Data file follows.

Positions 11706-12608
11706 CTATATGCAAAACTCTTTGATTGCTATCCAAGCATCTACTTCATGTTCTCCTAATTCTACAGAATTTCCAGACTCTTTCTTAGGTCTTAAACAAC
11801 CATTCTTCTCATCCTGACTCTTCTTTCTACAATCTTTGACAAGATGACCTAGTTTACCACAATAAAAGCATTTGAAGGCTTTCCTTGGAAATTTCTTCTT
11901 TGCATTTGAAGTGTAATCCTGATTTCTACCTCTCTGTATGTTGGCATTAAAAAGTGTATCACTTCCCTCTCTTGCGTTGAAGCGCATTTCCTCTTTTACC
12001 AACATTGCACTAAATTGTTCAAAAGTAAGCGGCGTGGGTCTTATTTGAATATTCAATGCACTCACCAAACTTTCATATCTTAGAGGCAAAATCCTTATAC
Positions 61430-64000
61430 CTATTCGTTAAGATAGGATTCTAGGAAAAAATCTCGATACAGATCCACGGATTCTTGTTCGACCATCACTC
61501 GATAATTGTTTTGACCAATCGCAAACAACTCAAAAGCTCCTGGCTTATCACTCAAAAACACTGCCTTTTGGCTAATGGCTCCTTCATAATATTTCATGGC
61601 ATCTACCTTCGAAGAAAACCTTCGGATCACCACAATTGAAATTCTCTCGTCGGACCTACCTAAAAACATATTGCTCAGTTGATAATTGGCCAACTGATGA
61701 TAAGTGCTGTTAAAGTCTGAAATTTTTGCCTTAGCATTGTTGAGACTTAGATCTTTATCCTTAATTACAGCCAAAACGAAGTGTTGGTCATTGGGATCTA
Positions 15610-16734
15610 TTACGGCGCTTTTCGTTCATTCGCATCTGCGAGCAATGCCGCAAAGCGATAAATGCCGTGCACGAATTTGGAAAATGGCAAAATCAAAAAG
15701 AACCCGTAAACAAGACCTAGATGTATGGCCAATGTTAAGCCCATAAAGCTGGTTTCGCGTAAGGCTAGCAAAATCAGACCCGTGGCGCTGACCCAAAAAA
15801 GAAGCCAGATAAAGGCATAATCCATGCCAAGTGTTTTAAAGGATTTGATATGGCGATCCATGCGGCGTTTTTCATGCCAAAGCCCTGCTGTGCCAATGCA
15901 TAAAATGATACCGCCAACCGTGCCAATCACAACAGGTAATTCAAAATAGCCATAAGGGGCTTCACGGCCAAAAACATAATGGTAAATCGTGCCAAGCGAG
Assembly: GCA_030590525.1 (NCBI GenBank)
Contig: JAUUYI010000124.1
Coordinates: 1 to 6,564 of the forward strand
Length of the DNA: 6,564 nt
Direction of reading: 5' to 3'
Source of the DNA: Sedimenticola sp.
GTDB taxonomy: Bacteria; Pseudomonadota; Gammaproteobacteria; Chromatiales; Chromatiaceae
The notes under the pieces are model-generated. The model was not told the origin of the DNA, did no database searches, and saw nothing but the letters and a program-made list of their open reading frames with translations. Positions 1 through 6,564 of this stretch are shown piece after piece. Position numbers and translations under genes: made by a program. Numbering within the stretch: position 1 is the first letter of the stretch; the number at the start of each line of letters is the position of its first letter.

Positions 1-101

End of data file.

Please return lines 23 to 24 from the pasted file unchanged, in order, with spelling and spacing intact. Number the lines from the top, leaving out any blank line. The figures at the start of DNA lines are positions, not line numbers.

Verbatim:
The notes under the pieces are model-generated. The model was not told the origin of the DNA, did no database searches, and saw nothing but the letters and a program-made list of their open reading frames with translations. Positions 1 through 6,564 of this stretch are shown piece after piece. Position numbers and translations under genes: made by a program. Numbering within the stretch: position 1 is the first letter of the stretch; the number at the start of each line of letters is the position of its first letter.

Positions 1-101